It didn’t take long for the Republican-led General Assembly to have an impact on the incoming administration of Gov.-elect Roy Cooper in a way that ill-serves North Carolina.
The next governor’s aides report some people under consideration for positions in Cooper’s Cabinet have decided against offering their skills and experience to the state. The reason? They don’t want to submit to a confirmation process newly imposed by the legislature.
Torpedoing Cooper’s Cabinet was part of partisan warfare that seems to have ended chances for a productive relationship between Cooper and legislative leadership before the new governor has even taken office. After imposing the confirmation requirement, Republican lawmakers balked at a deal to repeal HB2, the divisive and destructive “bathroom bill.” GOP leaders agreed to repeal the law only if the repeal came with a six-month moratorium on local governments passing anti-discrimination ordinances, such as the Charlotte ordinance that triggered passage of HB2.
Cooper urged Democrats to vote against repeal after GOP leaders added the moratorium provision to appease lawmakers who favor keeping HB2. That provision would have essentially left in place the prohibition imposed by HB2 with the possibility that it could be extended indefinitely.
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Everyone knows how the state has been hurt by reaction to HB2. Shows have been canceled, athletic events have moved and businesses have called off plans for expansion in or relocation to North Carolina. Republican leaders didn’t seem to care — those were losses to cities, after all, and the party’s leaders are from rural areas. But when Cooper brokered a deal with the Charlotte council to rescind its ordinance (which was effectively killed by HB2 anyway), Republican leaders welcomed the chance to end the HB2 controversy.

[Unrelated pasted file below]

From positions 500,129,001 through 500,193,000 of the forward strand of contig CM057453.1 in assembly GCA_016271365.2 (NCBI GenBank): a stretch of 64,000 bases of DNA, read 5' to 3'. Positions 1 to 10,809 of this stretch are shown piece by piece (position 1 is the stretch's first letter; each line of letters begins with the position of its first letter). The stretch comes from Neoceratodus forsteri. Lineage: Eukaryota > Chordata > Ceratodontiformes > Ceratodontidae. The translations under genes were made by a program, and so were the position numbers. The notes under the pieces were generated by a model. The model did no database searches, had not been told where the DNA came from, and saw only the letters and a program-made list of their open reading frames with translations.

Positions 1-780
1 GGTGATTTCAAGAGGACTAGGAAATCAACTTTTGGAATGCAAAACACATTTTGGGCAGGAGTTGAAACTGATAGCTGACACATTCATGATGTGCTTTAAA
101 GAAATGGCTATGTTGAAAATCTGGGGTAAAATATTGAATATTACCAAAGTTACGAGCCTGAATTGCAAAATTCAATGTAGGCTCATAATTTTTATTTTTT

The deal broke down when the Republican leaders were unable to keep their members on track, but both sides must continue to try to remove the stain of HB2 from North Carolina. As Cooper said of the failed deal, “This was our best chance. This cannot be our last chance.”
A continuing partisan divide on HB2 and other issues will be destructive for a state that needs to focus on investment in public education, transportation and health care.
Republicans have the power of veto-proof majorities in both houses. Cooper has the power of the bully pulpit. Both sides can use their powers to deepen the partisan divide or to bridge it. Their partisan differences are clear, but both sides nonetheless need to find common ground on issues of common concern. A continuing stalemate will be a defeat for the state caught in the middle